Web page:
This approach involves steaming the ingredients before mashing it up. You start this approach by feeding your little one (LO) purees from the spoon and allow your LO many opportunities to feed himself/herself and eventually your LO learns to feed independently from the spoon - so baby led.
- Ensures your LO is getting the nutrition he/she needs (instead of rejecting the particular food in BLW)
- Peace of mind that food is consumed safely
- Know for sure how much food is consumed
- Can’t eat meals at the same time at the initial stage before LO learns to self feed
- Convenient when you are time pressed - finishes food faster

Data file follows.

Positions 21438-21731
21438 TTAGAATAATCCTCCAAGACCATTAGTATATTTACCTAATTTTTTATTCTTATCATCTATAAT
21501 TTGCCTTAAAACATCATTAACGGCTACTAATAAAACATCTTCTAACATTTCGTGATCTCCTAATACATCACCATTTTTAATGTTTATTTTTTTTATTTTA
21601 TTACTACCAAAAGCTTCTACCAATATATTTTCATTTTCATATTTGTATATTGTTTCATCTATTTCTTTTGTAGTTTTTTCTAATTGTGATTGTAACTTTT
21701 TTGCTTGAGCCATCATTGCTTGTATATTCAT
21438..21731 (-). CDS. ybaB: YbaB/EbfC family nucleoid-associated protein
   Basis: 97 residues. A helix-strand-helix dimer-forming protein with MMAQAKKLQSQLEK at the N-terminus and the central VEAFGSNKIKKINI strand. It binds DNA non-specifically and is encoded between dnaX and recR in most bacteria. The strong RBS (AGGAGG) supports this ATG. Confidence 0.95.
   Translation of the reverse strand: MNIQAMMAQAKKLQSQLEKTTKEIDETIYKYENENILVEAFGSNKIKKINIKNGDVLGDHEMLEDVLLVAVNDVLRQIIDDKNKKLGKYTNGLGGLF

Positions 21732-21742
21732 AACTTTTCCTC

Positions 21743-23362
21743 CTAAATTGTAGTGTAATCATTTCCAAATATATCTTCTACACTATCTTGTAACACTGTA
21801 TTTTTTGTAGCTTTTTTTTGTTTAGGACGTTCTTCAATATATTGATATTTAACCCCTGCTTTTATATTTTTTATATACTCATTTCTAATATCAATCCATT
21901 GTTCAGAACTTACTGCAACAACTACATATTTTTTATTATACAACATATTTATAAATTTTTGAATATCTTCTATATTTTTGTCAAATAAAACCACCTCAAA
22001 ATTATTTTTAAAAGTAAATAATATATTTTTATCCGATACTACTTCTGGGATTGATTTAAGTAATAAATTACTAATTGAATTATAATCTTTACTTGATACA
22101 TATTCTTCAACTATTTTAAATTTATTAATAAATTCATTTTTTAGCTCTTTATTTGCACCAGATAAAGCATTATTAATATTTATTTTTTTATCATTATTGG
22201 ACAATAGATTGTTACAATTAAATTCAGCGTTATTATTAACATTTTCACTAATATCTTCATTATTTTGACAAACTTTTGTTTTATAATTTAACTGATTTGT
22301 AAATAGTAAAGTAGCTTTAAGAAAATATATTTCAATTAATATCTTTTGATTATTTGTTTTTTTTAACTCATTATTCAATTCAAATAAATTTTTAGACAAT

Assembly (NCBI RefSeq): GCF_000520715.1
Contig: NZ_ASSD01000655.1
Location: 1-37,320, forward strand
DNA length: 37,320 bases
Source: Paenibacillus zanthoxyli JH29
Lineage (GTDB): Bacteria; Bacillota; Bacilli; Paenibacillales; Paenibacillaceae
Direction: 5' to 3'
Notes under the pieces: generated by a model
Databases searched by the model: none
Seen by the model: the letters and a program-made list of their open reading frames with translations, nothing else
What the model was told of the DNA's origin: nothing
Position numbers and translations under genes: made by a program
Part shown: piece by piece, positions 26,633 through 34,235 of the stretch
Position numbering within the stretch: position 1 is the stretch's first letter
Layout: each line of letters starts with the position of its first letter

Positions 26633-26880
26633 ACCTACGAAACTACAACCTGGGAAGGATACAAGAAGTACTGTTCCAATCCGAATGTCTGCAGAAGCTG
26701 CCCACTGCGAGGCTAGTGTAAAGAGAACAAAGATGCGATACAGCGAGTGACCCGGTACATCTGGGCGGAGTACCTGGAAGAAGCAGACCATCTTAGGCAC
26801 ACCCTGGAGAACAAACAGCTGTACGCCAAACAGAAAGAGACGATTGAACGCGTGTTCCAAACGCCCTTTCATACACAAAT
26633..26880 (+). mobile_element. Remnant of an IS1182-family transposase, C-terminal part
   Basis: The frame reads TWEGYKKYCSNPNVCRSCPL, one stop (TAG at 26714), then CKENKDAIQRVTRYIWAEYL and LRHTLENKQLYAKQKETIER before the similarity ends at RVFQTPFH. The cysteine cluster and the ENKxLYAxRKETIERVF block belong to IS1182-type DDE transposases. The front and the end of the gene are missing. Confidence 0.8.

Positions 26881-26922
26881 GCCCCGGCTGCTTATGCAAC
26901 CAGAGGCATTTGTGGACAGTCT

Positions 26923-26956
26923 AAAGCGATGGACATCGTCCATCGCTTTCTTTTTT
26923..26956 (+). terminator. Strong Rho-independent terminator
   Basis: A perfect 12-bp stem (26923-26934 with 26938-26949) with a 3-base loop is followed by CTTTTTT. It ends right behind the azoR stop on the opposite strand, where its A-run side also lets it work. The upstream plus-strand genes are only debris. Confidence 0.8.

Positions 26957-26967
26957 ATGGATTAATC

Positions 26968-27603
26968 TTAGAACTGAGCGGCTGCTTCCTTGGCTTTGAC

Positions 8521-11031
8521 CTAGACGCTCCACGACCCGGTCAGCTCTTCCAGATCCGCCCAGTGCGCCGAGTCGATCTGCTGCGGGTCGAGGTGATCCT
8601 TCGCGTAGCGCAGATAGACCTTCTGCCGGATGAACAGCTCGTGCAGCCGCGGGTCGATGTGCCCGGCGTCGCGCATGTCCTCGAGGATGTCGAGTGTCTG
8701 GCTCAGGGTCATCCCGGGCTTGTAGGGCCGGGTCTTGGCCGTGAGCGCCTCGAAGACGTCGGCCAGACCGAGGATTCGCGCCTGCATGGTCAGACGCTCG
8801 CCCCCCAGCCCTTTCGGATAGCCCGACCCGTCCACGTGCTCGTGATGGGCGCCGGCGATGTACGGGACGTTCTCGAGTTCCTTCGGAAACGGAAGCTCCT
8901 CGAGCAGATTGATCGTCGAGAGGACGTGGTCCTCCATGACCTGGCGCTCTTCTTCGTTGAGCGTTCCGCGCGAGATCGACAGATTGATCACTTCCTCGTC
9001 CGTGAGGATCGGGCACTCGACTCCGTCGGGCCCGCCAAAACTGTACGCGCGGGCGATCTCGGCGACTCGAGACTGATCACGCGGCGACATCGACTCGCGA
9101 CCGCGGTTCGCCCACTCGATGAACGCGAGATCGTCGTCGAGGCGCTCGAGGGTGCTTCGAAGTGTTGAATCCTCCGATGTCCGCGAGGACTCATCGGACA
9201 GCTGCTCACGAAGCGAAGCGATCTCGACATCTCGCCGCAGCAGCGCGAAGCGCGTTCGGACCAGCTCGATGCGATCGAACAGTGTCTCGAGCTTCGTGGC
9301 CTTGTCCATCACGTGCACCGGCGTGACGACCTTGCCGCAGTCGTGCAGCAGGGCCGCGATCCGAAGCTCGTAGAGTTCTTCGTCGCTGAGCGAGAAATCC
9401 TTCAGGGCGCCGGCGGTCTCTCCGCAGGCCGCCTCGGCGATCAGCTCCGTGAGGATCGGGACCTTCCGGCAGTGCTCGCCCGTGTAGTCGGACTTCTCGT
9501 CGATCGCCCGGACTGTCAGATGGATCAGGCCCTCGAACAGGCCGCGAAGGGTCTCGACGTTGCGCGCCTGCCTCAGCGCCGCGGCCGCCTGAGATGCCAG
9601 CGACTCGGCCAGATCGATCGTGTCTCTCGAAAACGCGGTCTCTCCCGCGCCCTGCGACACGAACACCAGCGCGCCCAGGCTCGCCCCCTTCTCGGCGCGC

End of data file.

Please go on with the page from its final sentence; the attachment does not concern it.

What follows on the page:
- Promotes motor skill development as your LO learns to feed himself/herself the puree
- Gradual texture exposure approach - smooth puree ➡️ textured ➡️ lumpy ➡️ whole solid piece
- Time consuming to prepare (need to prepare a separate meal to what we are eating)
Esme starting on her first meal - steamed pumpkin puree.
2. The Baby Led Weaning (BLW) approach
In this approach, your LO jumps straight to eating finger foods, bypassing the puree stage. They learn how to chew (using their gums) then swallow. No parental feeding is involved hence the 'Baby Led' nature of this approach.
- Fine motor skill development - hand-eye coordination to pick up food and put in mouth
- LO in full control of how much he/she eats
- Eat at the same time with LO
- Baby explore food through senses - sensory development
- Mess / Food waste
- Not knowing how much food your LO has consumed
- Long mealtimes
- Some babies might have developmental delays rendering BLW unsuitable